21 Thais Found in Sweatshop Are Released


Nearly two dozen of the 72 Thai garment workers who toiled in alleged prison-like conditions in an El Monte sweatshop finally tasted freedom Friday--in some cases years after they began their ordeal.

In all, 21 of the 72 ex-workers--all suspected illegal immigrants--were set free from federal custody after bonds of $500 per person were posted. Authorities said that most if not all of the Thai nationals picked up in the raid on the El Monte site should be free by early next week, once processing is complete.

A federal source indicated that all 72 might be released by late Friday or early today.

It was an emotional moment shortly before 5 p.m. as the 21 proceeded up a ramp leading from the basement parking garage of the Federal Building in Downtown Los Angeles. Some smiled and waved but others wore grim expressions and choked back tears as they walked without comment through a phalanx of journalists and television cameras. They boarded a yellow school bus that community groups had rented to take them to temporary housing.


As the cameras clicked and whirred, community representatives said the workers’ release was only the first step on a long road. “Their freedom today is only the beginning,” said Julie Su, an attorney for the Asian Pacific American Legal Center, which has been assisting the Thai nationals and is among those helping them to find lodging and jobs.

Even as the workers were being freed, investigators seeking the identity of purchasers of garments manufactured at the El Monte site were busily reviewing ledgers, labels, canceled checks and assorted paperwork seized from the facility and another garment factory near Downtown Los Angeles.

California Labor Commissioner Victoria Bradshaw said Friday that state investigators would be seeking information from yet another major retail chain--Miller’s Outpost--in connection with clothing manufactured at the El Monte site. Authorities have already subpoenaed documents from Mervyn’s, and on Thursday, Montgomery Ward--the nation’s largest privately held retail chain--said it had unwittingly purchased boys clothing that may have been manufactured at the El Monte complex.

Fred Ford, senior vice president of Hub Distributing, which owns Miller’s Outpost, said, “As far as we know, we have not” bought clothing produced at the El Monte sweatshop.


State and federal labor officials plan a joint announcement next week unveiling subpoenas of up to 20 other firms that may have bought the sweatshop-produced garments, said John Duncan, chief deputy director of the California Department of Industrial Relations.


In another development, a South El Monte building inspector said Friday that U.S. Immigration and Naturalization Service officials never contacted him back in 1992, when the INS closed its initial investigation--a decision that has prompted sharp criticism of the agency. State authorities have already denied receiving any referral from the INS, so the official’s comment leaves the INS without corroboration of its contention that the matter was referred by telephone to state and local authorities.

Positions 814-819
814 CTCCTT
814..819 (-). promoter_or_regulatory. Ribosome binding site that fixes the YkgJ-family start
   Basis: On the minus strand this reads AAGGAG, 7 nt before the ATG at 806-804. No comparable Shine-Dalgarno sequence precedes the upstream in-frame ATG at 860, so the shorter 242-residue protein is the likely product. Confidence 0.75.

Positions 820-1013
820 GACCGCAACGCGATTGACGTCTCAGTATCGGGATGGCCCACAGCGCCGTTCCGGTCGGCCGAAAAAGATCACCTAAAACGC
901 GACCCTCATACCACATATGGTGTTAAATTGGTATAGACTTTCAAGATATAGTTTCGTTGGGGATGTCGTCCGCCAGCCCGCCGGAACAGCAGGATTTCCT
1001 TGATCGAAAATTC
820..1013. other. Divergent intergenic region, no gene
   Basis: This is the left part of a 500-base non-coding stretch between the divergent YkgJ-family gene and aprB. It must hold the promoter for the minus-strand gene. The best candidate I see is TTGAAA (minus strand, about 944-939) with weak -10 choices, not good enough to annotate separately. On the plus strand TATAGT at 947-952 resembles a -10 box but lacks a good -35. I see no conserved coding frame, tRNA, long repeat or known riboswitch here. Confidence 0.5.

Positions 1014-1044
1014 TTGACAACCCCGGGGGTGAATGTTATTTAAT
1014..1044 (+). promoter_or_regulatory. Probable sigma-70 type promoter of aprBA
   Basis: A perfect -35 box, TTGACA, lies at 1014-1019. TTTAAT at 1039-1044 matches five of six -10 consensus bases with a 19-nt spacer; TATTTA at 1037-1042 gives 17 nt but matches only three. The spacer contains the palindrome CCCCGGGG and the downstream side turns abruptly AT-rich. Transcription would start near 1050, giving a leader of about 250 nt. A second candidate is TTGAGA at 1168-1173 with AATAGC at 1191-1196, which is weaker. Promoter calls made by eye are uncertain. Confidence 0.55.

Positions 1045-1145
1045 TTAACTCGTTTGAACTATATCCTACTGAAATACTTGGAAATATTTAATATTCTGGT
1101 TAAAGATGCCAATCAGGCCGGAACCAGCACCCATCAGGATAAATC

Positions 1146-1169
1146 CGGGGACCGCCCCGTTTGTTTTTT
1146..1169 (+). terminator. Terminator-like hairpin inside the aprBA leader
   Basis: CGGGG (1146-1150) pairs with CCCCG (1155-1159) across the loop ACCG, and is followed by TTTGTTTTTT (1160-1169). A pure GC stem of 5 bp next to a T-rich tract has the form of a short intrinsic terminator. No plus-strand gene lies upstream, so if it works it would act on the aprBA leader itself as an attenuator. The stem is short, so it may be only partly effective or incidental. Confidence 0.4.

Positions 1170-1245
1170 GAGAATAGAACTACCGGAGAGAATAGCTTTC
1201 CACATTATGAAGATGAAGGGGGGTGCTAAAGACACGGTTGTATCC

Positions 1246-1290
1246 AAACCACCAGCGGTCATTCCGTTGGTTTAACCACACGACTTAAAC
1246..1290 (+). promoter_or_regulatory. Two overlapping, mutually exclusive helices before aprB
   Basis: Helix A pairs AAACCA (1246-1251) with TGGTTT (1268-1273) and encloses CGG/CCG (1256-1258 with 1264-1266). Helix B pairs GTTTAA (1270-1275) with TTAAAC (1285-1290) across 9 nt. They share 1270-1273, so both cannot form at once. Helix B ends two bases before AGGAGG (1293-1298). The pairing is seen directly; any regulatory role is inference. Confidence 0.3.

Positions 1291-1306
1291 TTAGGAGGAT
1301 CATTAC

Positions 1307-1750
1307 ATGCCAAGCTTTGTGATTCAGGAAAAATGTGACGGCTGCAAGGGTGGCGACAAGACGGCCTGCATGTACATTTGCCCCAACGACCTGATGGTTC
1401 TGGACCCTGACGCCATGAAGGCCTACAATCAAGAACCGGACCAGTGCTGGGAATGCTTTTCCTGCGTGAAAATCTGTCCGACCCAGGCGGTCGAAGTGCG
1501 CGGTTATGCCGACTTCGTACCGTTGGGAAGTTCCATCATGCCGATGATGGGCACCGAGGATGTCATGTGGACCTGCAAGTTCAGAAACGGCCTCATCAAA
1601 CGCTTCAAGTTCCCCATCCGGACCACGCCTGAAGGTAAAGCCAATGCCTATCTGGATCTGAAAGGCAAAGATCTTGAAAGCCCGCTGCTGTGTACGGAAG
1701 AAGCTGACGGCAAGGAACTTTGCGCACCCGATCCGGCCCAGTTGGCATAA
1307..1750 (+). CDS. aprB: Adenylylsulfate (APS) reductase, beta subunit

INS officials concede that agency procedures call for such referrals to be noted in writing in the case file, a process that was not followed here.

Many, if not all, of the 72 Thai nationals--67 women and five men--are expected to serve as witnesses in the federal prosecution of the sweatshop overseers, eight of whom have already been charged with harboring or transporting illegal immigrants. Prosecutors may add other charges, including peonage and conspiracy, and investigators are still seeking other principals and smugglers believed to be linked to the operation.

Once released Friday afternoon, the former factory workers left for the church where members of the Thai community had arranged lodging for the night. They also visited the Wat Thai Buddhist temple in North Hollywood, a religious and cultural center where members of the area’s Thai community had gathered to greet them.

The 18 women and three men knelt and bowed their heads reverently as saffron-robed Buddhist monks blessed them, chanting sutras by a lavish altar backed by a room-sized golden Buddha statue. The workers grinned and hugged each other joyously as they filed out the temple hall for a banquet of Thai cuisine.

Aroon Seeboonruang, chairman of the Thai Assn. of Southern California, stopped a cluster of women and asked how they felt about their new freedom.


“We’re happy!” they said in unison as they turned, displaying broad grins that suggested both excitement and relief.

Their release followed lengthy negotiations involving federal officials, defense lawyers, Thai community representatives and labor leaders. Volunteer groups have agreed to sponsor the former factory hands and provide them with housing. Thai community and labor groups, assisted by the Thai Consulate, helped raise the funds to post the bond, representatives said.

The release on Friday came nine days after a multi-agency task force swooped down on the El Monte sweatshop complex, an action that exposed slavery-like conditions that have shocked the nation.

The 72 immigrant laborers were immediately taken into federal custody after the raid Aug. 2. The INS agreed Friday to their release, and said all would be able to work as long as their presence is needed for the prosecution of the alleged sweatshop operators.